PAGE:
Media coverage of Ray Rice, Adrian Peterson, and other lesser-known National Football League (NFL) players involved in domestic abuse cases has pushed the larger problem facing the game — chronic traumatic encephalopathy (CTE) — to the back burner.
In a recent New York Times column, writer Michael Powell notes that barely anyone noticed “the John Abraham sideshow down in Phoenix.” Abraham, a 36-year-old veteran linebacker, suffered a concussion in the season’s first game. Afterward, ESPN reported that he had been struggling with memory loss for more than a year.
After Abraham said that he felt a “waning desire” to play and his “blood lust draining away,” he “trotted off to the neurologist to get cleared to play,” reported Powell.
Hardly anyone noticed when just a week or so ago, the NFL, which for years disputed evidence that its players had a high rate of severe brain damage, stated in federal court documents that it expects nearly a third of retired players to develop long-term cognitive problems and that the conditions are likely to emerge at “notably younger ages” than in the general population.
President Obama has said that if he had a son of high school age, he wouldn’t let him play football because of concussions. Not only have several notable NFL veterans echoed that sentiment, but parents seem to be reacting as well. Between 2010 and 2012, Pop Warner saw 9.5 percent decline in participation, a sure sign that the concussion crisis that began in the NFL is trickling down to the lowest rungs of the sport.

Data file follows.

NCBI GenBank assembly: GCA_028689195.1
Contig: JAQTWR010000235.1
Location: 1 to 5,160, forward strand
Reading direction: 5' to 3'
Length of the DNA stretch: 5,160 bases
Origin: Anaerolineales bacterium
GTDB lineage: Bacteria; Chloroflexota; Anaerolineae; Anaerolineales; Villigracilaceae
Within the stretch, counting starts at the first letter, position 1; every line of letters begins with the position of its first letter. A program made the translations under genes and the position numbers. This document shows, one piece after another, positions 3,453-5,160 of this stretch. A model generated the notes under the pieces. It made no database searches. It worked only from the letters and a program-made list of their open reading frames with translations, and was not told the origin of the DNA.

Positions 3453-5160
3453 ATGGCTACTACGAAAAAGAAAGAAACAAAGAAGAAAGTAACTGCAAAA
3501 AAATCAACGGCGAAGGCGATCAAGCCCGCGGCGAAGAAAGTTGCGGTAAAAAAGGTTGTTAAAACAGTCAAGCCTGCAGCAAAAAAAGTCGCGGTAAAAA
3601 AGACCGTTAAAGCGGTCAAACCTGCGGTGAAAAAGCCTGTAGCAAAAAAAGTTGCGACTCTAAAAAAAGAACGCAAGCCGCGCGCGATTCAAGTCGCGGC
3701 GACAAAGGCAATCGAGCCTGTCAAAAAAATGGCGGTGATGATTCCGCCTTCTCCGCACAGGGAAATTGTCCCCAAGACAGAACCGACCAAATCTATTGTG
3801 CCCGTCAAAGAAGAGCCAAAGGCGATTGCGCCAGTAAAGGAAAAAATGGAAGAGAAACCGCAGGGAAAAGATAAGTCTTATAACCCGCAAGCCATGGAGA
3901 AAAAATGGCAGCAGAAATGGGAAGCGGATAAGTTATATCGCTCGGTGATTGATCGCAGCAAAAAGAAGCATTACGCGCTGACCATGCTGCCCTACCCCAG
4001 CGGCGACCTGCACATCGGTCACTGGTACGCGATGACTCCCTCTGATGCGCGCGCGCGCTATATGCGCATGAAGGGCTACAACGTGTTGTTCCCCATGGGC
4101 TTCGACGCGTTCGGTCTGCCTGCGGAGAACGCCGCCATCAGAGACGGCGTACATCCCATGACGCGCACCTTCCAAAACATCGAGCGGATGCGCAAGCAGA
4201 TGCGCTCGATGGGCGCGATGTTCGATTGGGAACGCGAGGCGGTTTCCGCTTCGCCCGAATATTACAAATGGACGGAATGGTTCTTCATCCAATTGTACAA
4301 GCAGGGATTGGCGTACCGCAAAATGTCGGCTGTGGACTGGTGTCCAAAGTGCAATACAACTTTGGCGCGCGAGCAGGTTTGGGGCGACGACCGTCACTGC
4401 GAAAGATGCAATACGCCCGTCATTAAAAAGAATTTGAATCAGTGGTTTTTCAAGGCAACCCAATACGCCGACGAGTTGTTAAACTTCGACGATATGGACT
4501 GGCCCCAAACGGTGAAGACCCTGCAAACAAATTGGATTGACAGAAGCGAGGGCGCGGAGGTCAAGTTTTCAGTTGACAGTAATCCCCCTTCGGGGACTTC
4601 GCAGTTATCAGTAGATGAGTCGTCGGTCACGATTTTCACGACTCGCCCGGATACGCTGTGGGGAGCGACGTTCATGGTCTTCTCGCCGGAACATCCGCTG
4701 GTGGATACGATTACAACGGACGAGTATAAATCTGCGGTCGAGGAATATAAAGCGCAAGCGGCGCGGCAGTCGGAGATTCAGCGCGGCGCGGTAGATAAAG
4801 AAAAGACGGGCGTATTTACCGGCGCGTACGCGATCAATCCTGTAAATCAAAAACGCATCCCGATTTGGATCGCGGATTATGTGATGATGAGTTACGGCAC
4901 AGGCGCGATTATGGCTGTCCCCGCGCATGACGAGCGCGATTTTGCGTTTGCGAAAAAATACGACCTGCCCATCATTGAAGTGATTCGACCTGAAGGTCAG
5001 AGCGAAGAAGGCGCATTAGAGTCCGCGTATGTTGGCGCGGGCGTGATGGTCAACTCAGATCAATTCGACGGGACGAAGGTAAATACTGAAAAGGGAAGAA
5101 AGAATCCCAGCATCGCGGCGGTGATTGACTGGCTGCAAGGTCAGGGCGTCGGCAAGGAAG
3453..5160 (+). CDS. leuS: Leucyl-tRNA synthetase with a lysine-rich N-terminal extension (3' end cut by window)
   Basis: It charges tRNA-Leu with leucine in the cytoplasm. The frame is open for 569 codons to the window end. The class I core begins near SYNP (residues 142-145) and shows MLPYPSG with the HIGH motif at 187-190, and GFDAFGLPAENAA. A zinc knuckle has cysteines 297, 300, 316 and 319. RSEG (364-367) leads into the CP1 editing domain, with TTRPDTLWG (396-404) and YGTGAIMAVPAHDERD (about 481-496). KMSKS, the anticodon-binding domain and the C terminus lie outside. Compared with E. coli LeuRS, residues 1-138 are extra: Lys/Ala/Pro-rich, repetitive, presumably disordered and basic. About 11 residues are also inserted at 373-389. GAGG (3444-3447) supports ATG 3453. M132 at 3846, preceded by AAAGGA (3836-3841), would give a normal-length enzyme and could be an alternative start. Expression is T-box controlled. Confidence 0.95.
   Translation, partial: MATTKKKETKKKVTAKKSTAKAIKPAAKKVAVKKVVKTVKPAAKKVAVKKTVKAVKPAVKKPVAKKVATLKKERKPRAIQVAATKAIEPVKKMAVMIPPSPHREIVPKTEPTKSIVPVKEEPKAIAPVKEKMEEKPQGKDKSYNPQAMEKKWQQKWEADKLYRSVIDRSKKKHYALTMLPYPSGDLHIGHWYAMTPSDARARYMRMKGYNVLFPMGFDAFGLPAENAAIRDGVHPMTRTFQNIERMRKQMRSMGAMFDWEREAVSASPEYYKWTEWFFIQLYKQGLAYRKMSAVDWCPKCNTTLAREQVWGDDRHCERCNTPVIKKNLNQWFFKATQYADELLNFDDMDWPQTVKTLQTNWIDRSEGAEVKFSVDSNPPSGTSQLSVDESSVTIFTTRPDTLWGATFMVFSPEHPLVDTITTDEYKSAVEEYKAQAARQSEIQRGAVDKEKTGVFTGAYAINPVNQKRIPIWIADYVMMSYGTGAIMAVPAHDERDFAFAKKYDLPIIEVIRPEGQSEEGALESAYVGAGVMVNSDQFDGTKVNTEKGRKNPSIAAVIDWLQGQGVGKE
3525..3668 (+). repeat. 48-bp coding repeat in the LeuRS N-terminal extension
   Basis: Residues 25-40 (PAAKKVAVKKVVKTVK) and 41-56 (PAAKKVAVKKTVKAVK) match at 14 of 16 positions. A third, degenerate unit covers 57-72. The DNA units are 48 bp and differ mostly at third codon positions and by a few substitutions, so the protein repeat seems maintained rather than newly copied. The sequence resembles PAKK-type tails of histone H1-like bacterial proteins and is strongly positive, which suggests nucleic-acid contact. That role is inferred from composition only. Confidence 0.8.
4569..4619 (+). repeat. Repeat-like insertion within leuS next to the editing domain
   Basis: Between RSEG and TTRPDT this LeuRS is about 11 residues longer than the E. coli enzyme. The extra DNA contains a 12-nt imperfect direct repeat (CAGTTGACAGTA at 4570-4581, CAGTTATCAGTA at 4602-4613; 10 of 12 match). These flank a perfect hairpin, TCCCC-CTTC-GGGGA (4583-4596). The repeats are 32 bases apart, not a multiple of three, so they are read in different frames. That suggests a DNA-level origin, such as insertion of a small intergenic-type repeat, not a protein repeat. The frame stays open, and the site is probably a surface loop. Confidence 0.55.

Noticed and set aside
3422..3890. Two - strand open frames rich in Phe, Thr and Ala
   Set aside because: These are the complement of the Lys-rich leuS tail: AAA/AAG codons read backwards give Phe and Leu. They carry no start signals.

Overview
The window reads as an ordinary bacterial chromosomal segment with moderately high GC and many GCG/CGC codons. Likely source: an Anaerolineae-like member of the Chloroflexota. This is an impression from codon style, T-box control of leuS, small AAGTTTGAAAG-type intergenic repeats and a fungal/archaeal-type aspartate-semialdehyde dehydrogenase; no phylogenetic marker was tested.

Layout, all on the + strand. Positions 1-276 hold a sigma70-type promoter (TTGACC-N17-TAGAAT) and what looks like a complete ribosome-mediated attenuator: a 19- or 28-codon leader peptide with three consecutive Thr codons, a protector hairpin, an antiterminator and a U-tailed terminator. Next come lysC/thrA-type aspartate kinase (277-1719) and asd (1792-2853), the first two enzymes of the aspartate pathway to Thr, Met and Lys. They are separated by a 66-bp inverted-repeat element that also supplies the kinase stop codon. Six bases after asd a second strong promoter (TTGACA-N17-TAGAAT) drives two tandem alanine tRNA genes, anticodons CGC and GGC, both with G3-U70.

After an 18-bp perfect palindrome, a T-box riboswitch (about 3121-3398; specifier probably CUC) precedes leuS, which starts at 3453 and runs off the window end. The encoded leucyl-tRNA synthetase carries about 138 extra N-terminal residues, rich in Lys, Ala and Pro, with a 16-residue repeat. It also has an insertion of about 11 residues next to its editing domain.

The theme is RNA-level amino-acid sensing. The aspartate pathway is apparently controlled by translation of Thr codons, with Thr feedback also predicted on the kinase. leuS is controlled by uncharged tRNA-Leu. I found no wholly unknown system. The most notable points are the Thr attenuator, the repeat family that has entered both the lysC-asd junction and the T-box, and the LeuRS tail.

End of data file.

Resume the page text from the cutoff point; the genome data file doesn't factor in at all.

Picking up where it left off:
Still, there are naysayers who need absolute proof. One is Philip Stieg, M.D., Ph.D., neurosurgeon-in-chief at the New York-Presbyterian Weill-Cornell Medical Center and a neuro-trauma consultant on the sidelines of NFL games. With the CTE issue far from settled and another NFL season underway, I asked him to review League of Denial: The NFL, Concussions, and the Battle for the Truth, for Cerebrum.
The book, excerpted in both Sports Illustrated and ESPN the Magazine (a very rare occurrence) and the subject of a PBS Frontlines program, traces the evolution of the CTE issue.
Stieg commends the authors for “their compilation of data and description of circumstances that although flavored, are accurate.” But he believes more research needs to be performed on “live” subjects. He points out “that both the incidence of CTE and its casual relationship with concussions are controversial issues, and the science behind them is still unfolding.”
Apparently, he would allow his son to play football and would tell John Abraham that, despite the fact that you may not remember which team you play for, if the team doctor approves, get back on the field.
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